A good example is Pneumoscope, an AI-driven stethoscope that can facilitate the fast diagnosis of deadly respiratory diseases, from pneumonia to COVID-19, in their early stages. The company’s founder, Alain Gervaix — a Doctor and Professor of Pediatrics at the University of Geneva — was not the first to use AI to identify patterns of sound. He borrowed the idea from Shazam, the Apple-owned app that allows users to identify songs they are hearing, after his teenage daughter suggested it.  

She asked how pneumonia was diagnosed, and he explained that the disease has an “acoustic signature” that only experts with a trained ear can recognize. His daughter asked, “Why don’t you make a Shazam for breathing patterns?” The next day, Gervaix did exactly that. This ability to find value in the perspectives of others and apply it to our own context is invaluable, and is often the difference between success and missed opportunity. Gervaix and his team have been successful, enrolling more than 2,000 patients and recording more than 100,000 respiratory cycles.  

Serendipity will ultimately play a role in business success, but it doesn’t just strike at random; we can create the conditions for it to occur, if we listen to the differing opinions of an eclectic network. We can also ensure that when these potentially transformative moments happen, we seize hold of them by being curious. Without the desire to learn more, you’ll be deaf and blind to what serendipity brings.  

But without the confidence to hold steadfast in the face of detractors, you might just let go of the golden ticket. Successful entrepreneurs strike a fine balance between being open to potentially beneficial outside perspectives and becoming aimless.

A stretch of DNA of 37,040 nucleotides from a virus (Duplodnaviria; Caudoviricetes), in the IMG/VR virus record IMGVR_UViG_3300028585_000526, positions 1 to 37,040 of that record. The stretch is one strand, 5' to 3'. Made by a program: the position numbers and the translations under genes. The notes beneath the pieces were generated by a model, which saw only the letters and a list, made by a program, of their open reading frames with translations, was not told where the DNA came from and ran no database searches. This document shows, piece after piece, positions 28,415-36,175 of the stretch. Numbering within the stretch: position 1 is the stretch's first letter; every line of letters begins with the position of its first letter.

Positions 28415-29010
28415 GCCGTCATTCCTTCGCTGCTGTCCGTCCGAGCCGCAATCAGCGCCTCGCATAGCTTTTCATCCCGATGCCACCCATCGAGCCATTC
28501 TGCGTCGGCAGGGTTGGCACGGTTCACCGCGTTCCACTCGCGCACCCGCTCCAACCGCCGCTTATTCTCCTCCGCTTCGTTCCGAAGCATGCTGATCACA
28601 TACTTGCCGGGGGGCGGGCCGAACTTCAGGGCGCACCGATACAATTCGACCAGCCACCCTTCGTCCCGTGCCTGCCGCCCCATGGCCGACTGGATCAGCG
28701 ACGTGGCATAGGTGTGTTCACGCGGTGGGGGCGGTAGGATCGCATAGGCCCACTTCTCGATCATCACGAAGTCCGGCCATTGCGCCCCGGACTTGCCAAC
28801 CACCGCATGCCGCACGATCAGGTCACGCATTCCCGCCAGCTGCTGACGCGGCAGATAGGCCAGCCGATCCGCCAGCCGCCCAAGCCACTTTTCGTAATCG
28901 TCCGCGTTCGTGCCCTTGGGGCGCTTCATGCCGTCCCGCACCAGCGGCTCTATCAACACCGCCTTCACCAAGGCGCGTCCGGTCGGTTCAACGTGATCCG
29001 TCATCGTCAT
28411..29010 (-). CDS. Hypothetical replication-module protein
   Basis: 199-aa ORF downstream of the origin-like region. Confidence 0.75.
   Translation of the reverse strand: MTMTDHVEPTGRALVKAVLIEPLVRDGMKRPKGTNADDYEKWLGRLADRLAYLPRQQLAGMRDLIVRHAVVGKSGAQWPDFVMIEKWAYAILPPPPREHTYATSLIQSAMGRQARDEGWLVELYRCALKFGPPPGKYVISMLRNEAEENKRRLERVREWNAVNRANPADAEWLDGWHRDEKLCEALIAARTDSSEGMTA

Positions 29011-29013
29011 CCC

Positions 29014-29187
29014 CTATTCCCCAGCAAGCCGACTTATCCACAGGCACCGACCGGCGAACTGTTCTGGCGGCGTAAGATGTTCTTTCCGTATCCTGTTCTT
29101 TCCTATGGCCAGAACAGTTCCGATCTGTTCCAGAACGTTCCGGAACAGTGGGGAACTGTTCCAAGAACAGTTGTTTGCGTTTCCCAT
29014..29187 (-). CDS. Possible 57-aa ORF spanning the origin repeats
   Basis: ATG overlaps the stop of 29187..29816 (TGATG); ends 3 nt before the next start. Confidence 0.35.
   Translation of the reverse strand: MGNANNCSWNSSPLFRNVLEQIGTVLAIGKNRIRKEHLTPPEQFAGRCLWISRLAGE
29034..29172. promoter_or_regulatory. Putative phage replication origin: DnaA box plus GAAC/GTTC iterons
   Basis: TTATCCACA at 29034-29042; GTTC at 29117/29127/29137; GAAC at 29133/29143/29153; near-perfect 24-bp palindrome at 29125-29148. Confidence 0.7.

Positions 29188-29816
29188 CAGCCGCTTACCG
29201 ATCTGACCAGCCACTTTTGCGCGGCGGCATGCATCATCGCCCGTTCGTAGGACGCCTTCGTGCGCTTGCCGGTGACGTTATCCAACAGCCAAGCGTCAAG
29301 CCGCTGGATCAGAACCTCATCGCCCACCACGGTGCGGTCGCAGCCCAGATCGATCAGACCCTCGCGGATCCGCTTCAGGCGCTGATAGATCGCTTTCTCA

Authors

Jim Pulcrano

Adjunct Professor of Entrepreneurship and Management

Jim is an IMD Adjunct Professor of Entrepreneurship and Management. His current projects include teaching in Lausanne, London and Silicon Valley, research on disruption, and various strategy, networking, customer-centricity and innovation mandates with multinationals in Europe, Asia and the US.

Matthieu Manzoni

Project Manager at Strategyzer

Matthieu Manzoni is currently a Project Manager for Strategyzer’s Coach Assessment Center. He previously worked as Research Assistant for both the Concordia University and the McGill University, where he graduated with a Bachelor of Arts (BA, Sociology and Psychology). He did an internship with Deloitte France, as a Junior Consultant, and has also worked as a Brand Content Analyst (Arcos Dorados).